“’That’s so perfect for you’ my friends back East responded to my Facebook post announcing my new position as Manager of the Teton Valley Farmer’s Market,” Karen Lowenthal laughed when I told her she was my topic for this week’s TVN column!
Karen and her husband, Harry, moved from Dublin, NH (in the Mount Monadnock region of the state) to Teton Valley at the end of October 2019. Both, recently retired from teaching careers, decided they needed to be closer to their son, Sam, who had moved to Jackson, WY after college in 2008 (a familiar story — so did my son, Jeff, in 2006. And I followed him in 2015.)
I have to tell you about Sam. He and his best friend at Marlboro College in VT, Greg Meyers (now of Teton Arts Council fame!) moved to the Rockies for the skiing and white water kayaking — and stayed for the people and wonderful experiences both have enjoyed in Teton Valley. You might know Sam from the band he started, Sneaky Pete and the Secret Weapons. “He has no weapons, only his band-mates — Jack Tolan on guitar, Galen Karnatz on keyboard, Bobby Griffith on trumpet and percussion, Andrew Keehn on drums, and Sam on bass,” Karen laughs. “They often play their own original music, an eclectic blend that has its roots in several genres including funk, rock ‘n roll, and the blues. The Knotty Pine is a favorite venue.”
Now about Karen. Prior to coming to Teton Valley, Karen was an elementary school teacher (grades K — second grades) for 25 years. “I emphasized Experiential Learning, a hands-on approach to education that brings the curricula to life using real-life experiences,” she explained. About 10 years ago, Karen was approached by Kin Shilling of the Cornucopia Project and asked to become involved in the program. The Project’s mission is to bring gardening and food awareness into school children’s lives. Although the Project began as an elementary school endeavor, it’s now part of K — 12 education. Karen was delighted to incorporate the Cornucopia curriculum into her teaching, and, for the remainder of her tenure as elementary school teacher, she did just that. She also worked closely with autistic children in her classes, finding they responded well to gardening as a “grounding” experience in their school experience.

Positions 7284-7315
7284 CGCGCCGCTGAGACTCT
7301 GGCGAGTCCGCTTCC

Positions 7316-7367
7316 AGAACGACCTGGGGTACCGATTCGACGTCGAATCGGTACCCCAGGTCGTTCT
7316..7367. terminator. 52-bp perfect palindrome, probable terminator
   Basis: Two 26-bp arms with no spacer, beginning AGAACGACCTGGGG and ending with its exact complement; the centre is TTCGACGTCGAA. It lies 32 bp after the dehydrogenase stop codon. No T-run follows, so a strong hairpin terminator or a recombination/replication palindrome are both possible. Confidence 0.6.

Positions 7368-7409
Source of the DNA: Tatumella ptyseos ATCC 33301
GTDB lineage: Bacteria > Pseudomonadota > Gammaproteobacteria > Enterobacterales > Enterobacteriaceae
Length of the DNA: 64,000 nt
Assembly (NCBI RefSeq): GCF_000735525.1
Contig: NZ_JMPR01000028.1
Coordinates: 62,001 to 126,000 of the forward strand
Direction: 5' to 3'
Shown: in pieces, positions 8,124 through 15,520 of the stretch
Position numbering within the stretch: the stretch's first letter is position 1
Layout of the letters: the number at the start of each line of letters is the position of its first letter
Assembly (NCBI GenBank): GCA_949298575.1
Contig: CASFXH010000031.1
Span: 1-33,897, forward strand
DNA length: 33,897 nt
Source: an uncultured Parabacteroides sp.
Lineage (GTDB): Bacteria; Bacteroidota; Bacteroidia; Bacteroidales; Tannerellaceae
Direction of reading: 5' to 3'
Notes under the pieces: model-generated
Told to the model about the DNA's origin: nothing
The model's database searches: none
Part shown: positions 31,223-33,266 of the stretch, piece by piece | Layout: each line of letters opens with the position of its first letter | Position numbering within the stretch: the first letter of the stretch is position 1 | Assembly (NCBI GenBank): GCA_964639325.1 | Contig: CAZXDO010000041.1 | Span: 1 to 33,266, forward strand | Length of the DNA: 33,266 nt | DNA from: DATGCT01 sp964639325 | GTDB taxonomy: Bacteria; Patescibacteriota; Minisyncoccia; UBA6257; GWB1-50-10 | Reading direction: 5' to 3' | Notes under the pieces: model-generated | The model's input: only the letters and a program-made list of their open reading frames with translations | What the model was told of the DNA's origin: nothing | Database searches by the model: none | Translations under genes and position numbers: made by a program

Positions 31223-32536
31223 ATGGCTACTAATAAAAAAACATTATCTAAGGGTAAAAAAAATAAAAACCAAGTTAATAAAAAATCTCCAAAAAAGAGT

Following her retirement from full-time teaching, Karen worked part-time with the Monadnock Developmental Services as a Direct Support professional where she incorporated some gardening into her work with a 27-year old autistic woman. For her second and third years of “retirement”, Karen worked again with the Cornucopia Project. In addition, she worked in the Peterborough Community Garden which provided fresh produce for the local Food Pantry.
“I’ve had my hands in the dirt for years,” she smiles. “Even here, where within what seems like minutes after I’ve watered my garden, the dirt turns to cement!
Gardening in Teton Valley presents two challenges for me — high altitude gardening and heavy clayey soils.”
Karen and Harry are currently renting a lovely house on the west side of the Valley from our Market Board Chair, Rob Dupre. When the Market Board was searching for a new Market manager to follow Steve Thomas, Rob, knowing Karen was looking for some part-time work, approached her. She was delighted — and so was the Board upon interviewing her soon thereafter! Steve, sadly — for him and for us — had to move out of the Valley at the end of last year. Barry McKay, current Board member and past Market Manager, had recently talked with Steve. Steve has relocated to Thermopolis, WY where he’s within spittin’ distance of a good trout stream. “So, Steve’s happy,” Barry said smiling.
When Karen’s not gardening, managing the Market, or attending one of Sam’s concerts, she’s substitute teaching at Driggs Elementary and Rendezvous Upper Elementary Schools, and is a Board member of the Teton Arts Council. Retired, Karen?
“On balance, how are things going for you vis-a-vis the Market?” I asked her.
“Going well,” she was quick to reply. “I’ve enjoyed the challenge of planning for a safe ‘Covid-19 Market’. I’ve also enjoyed working with Alison Brush to support the Teton Valley Farmer’s Market ARTISANS AT MUGLER. I have a very supportive Board, the vendors are great, and I’m impressed by the variety of products for sale already. I’m just happy to see the Market operating.”